Newspaper headlines: Staycation 'stampede' and NHS future blueprint

By BBC News
Staff

  • Published
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Image source, PA Media

"Foreign holidays for vaccinated" is the headline in the Daily Telegraph, which looks ahead to Boris Johnson's travel announcement on Monday.

The paper understands that people who have been fully vaccinated against coronavirus could require fewer tests if they want to holiday in countries deemed to be low-risk and may not have to quarantine when they return from countries classed as medium risk, including popular Mediterranean resorts.

The Daily Mail thinks families could end up paying thousands for Covid tests if they travel abroad, even if their destination is on an approved list.

The Daily Mirror predicts a "staycation stampede", saying there has been a surge in bookings for UK breaks.

The head of the NHS in England, Sir Simon Stevens, tells the Times that the success of the vaccination programme has given the health service a blueprint for the future.

He thinks it shows the importance of disease prevention, with health workers seeking out the most vulnerable to help them stay well, rather than waiting for them to become ill.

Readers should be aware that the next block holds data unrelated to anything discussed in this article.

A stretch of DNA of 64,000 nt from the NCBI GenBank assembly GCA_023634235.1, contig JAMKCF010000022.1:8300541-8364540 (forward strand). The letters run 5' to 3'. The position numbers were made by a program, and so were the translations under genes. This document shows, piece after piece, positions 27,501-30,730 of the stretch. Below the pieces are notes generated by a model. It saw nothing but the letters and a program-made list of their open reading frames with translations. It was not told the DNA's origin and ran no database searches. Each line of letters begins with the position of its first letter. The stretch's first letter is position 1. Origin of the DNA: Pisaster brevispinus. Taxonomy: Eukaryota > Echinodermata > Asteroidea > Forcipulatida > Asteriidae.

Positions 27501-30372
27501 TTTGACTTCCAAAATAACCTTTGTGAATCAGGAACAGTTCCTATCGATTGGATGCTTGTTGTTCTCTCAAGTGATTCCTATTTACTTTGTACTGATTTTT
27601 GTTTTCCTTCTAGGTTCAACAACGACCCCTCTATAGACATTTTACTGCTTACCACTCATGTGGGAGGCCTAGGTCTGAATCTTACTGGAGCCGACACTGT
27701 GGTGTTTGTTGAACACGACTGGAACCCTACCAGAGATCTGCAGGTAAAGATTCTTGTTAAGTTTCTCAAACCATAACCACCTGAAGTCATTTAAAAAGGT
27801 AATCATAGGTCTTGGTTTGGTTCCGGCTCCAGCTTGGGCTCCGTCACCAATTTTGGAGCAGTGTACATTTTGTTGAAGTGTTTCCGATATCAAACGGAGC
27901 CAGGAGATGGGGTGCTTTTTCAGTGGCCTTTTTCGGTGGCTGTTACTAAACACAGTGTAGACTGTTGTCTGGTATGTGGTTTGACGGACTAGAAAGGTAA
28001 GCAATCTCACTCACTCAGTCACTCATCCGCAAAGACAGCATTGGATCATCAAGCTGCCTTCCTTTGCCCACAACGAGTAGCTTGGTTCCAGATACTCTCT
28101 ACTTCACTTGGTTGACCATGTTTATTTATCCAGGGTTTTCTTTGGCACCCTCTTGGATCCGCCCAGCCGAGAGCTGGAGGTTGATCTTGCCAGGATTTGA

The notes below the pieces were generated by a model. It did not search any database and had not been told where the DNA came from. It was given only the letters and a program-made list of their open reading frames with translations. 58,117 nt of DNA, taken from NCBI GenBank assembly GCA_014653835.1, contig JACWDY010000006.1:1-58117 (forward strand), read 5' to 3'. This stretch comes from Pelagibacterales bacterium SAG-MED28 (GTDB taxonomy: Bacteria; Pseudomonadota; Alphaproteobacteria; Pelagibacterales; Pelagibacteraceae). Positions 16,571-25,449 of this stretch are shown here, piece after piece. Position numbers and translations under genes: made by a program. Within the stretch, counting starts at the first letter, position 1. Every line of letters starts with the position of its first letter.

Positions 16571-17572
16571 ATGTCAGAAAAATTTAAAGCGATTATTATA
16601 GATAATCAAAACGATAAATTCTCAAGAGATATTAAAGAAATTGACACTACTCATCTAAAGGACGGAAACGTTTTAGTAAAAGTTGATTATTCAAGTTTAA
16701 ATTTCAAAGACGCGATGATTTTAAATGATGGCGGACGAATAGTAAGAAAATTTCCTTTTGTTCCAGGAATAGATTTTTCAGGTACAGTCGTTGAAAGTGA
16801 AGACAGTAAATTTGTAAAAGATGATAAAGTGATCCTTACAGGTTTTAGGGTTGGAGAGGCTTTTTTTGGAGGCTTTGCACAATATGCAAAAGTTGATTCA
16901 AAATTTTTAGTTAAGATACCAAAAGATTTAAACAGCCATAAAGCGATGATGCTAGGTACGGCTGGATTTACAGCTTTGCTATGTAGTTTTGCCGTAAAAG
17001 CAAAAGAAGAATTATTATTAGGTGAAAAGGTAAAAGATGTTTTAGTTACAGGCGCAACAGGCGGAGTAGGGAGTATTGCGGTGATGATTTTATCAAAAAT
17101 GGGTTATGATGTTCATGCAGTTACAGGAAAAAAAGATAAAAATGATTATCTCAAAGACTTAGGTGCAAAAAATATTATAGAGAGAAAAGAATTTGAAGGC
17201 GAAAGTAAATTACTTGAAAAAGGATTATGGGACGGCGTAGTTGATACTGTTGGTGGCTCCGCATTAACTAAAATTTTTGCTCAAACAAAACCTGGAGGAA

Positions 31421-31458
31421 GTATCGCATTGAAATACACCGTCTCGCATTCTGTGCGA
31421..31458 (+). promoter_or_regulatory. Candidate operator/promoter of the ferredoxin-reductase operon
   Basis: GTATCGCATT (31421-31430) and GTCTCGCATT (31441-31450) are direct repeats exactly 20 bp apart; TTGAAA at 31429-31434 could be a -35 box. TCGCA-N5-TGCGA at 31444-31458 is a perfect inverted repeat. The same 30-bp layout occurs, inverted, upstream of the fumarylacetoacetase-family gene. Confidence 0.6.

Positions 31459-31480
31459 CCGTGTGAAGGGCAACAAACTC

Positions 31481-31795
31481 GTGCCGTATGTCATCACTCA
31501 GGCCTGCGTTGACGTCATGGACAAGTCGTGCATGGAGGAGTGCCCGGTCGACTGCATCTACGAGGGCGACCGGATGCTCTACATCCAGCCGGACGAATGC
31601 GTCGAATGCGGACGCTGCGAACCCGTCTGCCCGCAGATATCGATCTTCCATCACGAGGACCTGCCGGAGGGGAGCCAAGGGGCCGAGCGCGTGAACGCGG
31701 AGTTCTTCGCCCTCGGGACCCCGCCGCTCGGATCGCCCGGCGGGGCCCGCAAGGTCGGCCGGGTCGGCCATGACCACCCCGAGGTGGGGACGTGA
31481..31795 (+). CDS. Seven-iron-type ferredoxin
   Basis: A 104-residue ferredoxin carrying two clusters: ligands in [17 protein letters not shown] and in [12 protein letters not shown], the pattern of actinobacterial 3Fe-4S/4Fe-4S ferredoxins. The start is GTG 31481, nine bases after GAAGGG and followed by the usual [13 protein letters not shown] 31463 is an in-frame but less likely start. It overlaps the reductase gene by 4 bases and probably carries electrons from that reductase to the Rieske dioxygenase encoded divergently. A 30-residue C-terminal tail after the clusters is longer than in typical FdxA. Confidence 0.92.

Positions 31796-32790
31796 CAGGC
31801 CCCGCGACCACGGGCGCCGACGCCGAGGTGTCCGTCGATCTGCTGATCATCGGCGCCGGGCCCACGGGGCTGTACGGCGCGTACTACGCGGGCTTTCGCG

He suggests, for example, refuse collectors could alert GPs when residents become too frail to put out the rubbish.

But a former NHS chief, Sir David Nicholson, tells the Guardian that patients could be waiting up to two years for vital operations by the time of the next election because of a "truly frightening" backlog caused by the pandemic.

The government tells the paper it has provided an extra £7bn for health and care services.

The Financial Times says that if Scotland chose independence it would inherit a large hole in its public finances which would leave the country needing to raise taxes or cut public spending annually by the equivalent of nearly £1,800 per person.

The FT's analysis says there has been a significant deterioration in Scotland's financial position since the independence referendum of 2014 because of lower than expected tax revenues, Brexit and coronavirus.

The Scottish National Party tells the FT a previous study showed Scotland's tax revenues would cover all devolved spending on day-to-day public services.

Image source, Reuters
Image caption,
Queen Elizabeth and the Prince of Wales in the garden of Frogmore House, Windsor

The Queen and the Prince of Wales are pictured in many papers taking a stroll on the Windsor Estate.

The Daily Mirror reports that Prince Philip, who has been recovering from heart surgery, will be at the Queen's side at a private church service to celebrate Easter on Sunday.

It will be without hymns because of the current Covid rules, but the Daily Telegraph has some promising news for worshippers, reporting they could be allowed to sing again by late June.